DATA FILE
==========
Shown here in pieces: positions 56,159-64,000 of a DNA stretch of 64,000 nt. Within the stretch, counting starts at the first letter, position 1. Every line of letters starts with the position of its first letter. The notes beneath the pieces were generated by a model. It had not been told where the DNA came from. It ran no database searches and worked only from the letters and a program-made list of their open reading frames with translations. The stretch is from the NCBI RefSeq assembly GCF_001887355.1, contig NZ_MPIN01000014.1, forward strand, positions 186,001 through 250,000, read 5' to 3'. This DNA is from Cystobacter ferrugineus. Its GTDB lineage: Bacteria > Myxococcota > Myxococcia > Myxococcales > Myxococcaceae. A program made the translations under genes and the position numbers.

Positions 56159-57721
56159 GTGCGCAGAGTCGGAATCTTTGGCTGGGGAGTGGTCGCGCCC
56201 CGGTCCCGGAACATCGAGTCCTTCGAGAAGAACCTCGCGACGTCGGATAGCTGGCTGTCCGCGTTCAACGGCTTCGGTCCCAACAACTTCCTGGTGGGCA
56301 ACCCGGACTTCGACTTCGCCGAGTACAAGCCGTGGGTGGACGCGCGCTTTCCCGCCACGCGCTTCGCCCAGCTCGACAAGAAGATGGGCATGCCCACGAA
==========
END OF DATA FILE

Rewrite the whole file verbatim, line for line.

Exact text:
Shown here in pieces: positions 56,159-64,000 of a DNA stretch of 64,000 nt. Within the stretch, counting starts at the first letter, position 1. Every line of letters starts with the position of its first letter. The notes beneath the pieces were generated by a model. It had not been told where the DNA came from. It ran no database searches and worked only from the letters and a program-made list of their open reading frames with translations. The stretch is from the NCBI RefSeq assembly GCF_001887355.1, contig NZ_MPIN01000014.1, forward strand, positions 186,001 through 250,000, read 5' to 3'. This DNA is from Cystobacter ferrugineus. Its GTDB lineage: Bacteria > Myxococcota > Myxococcia > Myxococcales > Myxococcaceae. A program made the translations under genes and the position numbers.

Positions 56159-57721
56159 GTGCGCAGAGTCGGAATCTTTGGCTGGGGAGTGGTCGCGCCC
56201 CGGTCCCGGAACATCGAGTCCTTCGAGAAGAACCTCGCGACGTCGGATAGCTGGCTGTCCGCGTTCAACGGCTTCGGTCCCAACAACTTCCTGGTGGGCA
56301 ACCCGGACTTCGACTTCGCCGAGTACAAGCCGTGGGTGGACGCGCGCTTTCCCGCCACGCGCTTCGCCCAGCTCGACAAGAAGATGGGCATGCCCACGAA